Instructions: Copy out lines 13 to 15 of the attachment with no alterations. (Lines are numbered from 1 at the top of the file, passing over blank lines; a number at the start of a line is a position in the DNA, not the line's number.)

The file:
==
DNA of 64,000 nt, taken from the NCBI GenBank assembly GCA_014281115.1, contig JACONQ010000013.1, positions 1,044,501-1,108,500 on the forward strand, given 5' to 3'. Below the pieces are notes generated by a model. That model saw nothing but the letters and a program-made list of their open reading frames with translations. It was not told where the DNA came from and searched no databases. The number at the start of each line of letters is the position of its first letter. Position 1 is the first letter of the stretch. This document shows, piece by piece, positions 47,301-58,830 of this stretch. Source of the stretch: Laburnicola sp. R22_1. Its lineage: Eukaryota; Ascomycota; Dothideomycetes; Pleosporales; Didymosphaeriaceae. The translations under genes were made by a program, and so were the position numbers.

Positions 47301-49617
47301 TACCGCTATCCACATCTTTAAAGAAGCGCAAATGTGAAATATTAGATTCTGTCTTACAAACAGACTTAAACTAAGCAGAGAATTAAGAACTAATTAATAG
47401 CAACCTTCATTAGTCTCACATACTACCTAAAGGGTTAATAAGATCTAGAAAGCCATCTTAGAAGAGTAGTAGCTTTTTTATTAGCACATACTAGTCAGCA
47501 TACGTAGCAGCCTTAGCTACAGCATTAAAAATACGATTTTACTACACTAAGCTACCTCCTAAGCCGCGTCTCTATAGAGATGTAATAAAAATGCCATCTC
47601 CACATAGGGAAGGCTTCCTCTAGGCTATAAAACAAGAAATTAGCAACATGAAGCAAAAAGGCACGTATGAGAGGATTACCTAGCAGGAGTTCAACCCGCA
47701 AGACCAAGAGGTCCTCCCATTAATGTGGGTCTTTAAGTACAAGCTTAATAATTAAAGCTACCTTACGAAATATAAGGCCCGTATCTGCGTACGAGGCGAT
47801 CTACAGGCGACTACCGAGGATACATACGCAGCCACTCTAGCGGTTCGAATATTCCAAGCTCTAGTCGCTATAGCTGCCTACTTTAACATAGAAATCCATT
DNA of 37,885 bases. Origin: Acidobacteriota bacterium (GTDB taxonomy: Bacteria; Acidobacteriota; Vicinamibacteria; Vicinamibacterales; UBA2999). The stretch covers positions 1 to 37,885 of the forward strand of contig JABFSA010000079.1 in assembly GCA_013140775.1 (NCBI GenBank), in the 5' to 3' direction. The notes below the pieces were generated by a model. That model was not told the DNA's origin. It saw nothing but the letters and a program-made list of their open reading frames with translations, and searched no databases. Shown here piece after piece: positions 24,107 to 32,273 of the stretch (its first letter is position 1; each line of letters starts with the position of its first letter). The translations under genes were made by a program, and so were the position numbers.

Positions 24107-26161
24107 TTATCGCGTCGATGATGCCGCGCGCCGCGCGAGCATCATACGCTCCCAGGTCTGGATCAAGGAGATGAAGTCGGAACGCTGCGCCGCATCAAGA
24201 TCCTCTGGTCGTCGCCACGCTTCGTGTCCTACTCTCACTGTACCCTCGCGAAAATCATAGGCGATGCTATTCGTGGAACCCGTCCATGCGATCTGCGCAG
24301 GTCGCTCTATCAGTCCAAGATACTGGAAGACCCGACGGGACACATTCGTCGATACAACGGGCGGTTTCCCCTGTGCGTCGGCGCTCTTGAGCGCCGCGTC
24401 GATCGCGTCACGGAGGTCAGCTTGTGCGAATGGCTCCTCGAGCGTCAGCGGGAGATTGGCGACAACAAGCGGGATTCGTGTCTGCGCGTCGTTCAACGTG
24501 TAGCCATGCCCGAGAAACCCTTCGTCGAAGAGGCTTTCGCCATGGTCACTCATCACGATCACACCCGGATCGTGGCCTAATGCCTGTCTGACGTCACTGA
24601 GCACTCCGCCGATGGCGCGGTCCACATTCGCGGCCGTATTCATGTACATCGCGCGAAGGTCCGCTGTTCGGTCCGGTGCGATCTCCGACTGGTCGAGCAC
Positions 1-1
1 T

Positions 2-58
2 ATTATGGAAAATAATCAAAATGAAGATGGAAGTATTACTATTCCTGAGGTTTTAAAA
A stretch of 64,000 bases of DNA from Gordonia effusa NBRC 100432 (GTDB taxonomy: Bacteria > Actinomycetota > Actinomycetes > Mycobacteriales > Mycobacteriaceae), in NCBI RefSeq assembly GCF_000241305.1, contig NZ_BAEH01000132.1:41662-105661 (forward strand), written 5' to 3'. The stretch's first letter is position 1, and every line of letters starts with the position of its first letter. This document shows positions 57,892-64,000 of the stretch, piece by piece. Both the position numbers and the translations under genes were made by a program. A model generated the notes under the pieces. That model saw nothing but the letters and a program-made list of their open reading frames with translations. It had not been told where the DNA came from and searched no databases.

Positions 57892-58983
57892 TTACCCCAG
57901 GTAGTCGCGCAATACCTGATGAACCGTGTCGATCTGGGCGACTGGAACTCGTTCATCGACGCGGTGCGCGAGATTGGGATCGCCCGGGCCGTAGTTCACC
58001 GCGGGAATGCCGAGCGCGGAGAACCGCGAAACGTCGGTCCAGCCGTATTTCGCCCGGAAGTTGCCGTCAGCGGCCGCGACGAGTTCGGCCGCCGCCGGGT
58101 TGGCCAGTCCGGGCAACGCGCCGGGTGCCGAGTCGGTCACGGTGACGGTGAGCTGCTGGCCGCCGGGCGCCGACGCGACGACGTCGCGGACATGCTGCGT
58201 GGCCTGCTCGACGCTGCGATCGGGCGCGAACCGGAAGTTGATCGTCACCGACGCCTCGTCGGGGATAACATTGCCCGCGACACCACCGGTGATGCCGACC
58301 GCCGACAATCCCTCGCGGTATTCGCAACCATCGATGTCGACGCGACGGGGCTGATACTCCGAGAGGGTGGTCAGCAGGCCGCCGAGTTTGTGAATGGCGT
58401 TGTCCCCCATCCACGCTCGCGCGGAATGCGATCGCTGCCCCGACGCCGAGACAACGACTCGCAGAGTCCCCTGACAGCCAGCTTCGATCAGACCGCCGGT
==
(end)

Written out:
24301 GTCGCTCTATCAGTCCAAGATACTGGAAGACCCGACGGGACACATTCGTCGATACAACGGGCGGTTTCCCCTGTGCGTCGGCGCTCTTGAGCGCCGCGTC
24401 GATCGCGTCACGGAGGTCAGCTTGTGCGAATGGCTCCTCGAGCGTCAGCGGGAGATTGGCGACAACAAGCGGGATTCGTGTCTGCGCGTCGTTCAACGTG
24501 TAGCCATGCCCGAGAAACCCTTCGTCGAAGAGGCTTTCGCCATGGTCACTCATCACGATCACACCCGGATCGTGGCCTAATGCCTGTCTGACGTCACTGA